The University of Colorado opened the nation’s first nurse practitioner certificate program – for pediatric NPs – in 1965. In Texas, TWU began developing a family nurse practitioner (FNP) program in 1972 with a federal Health Resources and Services Administration (HRSA) grant, and Fay was among its first seven graduates in 1974.
“It was a challenge, because a lot of times they really didn’t know what to do with us,” Fay said of NP pioneers, who worked under physician supervision and functioned similarly to physicians’ assistants. “The role has greatly evolved since the ’70s, and we’ve gotten a lot more autonomy, although Texas is still not a state with full practice authority.”
Fay first worked as an FNP for Harris County Hospital District’s Sunnyside Clinic (now the MLK Clinic), then joined Cardiology Associates, where she cared for patients in the clinic and who were recovering from procedures at St. Luke’s.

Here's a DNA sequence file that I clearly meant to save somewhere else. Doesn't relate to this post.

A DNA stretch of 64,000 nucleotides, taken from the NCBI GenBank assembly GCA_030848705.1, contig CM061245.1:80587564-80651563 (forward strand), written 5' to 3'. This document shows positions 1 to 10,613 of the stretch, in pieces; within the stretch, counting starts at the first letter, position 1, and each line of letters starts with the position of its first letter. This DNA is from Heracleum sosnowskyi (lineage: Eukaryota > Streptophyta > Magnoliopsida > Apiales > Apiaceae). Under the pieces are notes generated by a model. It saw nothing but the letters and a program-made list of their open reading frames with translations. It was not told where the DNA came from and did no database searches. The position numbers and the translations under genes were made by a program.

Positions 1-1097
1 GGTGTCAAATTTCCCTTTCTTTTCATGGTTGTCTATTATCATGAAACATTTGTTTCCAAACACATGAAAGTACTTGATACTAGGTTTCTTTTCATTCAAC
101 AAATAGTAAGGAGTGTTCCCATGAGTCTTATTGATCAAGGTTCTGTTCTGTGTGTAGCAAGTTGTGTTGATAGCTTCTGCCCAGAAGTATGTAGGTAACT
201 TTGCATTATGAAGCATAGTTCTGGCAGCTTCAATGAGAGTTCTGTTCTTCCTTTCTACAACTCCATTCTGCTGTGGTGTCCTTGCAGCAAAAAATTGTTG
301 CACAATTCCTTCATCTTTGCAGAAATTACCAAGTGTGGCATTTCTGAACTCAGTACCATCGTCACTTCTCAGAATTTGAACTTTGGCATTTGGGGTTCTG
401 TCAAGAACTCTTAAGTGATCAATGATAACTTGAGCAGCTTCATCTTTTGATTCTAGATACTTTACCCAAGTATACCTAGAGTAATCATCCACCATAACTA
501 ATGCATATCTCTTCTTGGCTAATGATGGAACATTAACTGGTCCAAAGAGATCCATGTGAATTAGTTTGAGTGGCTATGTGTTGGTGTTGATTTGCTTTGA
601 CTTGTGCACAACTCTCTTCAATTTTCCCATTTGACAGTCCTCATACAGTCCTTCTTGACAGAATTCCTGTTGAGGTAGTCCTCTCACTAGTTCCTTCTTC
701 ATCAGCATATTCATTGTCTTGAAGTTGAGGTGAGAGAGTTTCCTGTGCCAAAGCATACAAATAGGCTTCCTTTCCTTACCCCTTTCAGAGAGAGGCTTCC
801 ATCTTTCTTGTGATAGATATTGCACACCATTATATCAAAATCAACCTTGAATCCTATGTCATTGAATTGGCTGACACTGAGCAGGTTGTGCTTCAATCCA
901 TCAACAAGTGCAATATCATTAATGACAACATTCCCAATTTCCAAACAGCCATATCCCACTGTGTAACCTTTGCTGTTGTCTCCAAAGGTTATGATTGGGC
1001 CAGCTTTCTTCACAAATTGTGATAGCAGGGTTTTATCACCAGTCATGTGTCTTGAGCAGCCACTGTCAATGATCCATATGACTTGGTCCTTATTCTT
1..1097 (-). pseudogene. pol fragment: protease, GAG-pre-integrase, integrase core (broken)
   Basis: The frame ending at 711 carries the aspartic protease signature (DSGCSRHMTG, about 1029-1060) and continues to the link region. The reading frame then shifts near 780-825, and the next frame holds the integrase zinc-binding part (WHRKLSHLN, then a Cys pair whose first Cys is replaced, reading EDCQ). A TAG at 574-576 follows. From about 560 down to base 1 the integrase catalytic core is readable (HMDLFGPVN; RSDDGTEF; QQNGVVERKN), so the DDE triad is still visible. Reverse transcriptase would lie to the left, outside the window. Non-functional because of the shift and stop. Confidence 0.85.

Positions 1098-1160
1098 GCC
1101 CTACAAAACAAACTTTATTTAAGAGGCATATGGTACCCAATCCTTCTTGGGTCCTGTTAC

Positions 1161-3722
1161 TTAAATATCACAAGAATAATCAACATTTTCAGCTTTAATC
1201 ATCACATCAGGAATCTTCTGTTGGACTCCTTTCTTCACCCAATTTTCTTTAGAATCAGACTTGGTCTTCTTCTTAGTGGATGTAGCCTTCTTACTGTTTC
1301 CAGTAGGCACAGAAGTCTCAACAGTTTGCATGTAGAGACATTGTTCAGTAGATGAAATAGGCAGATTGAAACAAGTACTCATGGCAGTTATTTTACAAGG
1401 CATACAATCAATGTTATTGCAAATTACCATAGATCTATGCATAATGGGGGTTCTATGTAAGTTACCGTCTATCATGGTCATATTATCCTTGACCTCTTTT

Dr. Jenny Gaido and Dr. Cheryl Levine encouraged Fay to apply to the UTHealth Houston nursing school, and she came onboard as an instructor in 1981. She began by teaching undergraduate health assessment classes and supervised clinical rotations at nursing homes.
She liked working with adults and had the opportunity to shift her focus to geriatrics when Dr. Linda Kaeser joined the school as associate dean for research. Kaeser recruited Fay to help develop a geriatric nurse practitioner (GNP) program as well as a master’s level long-term care administrator’s program.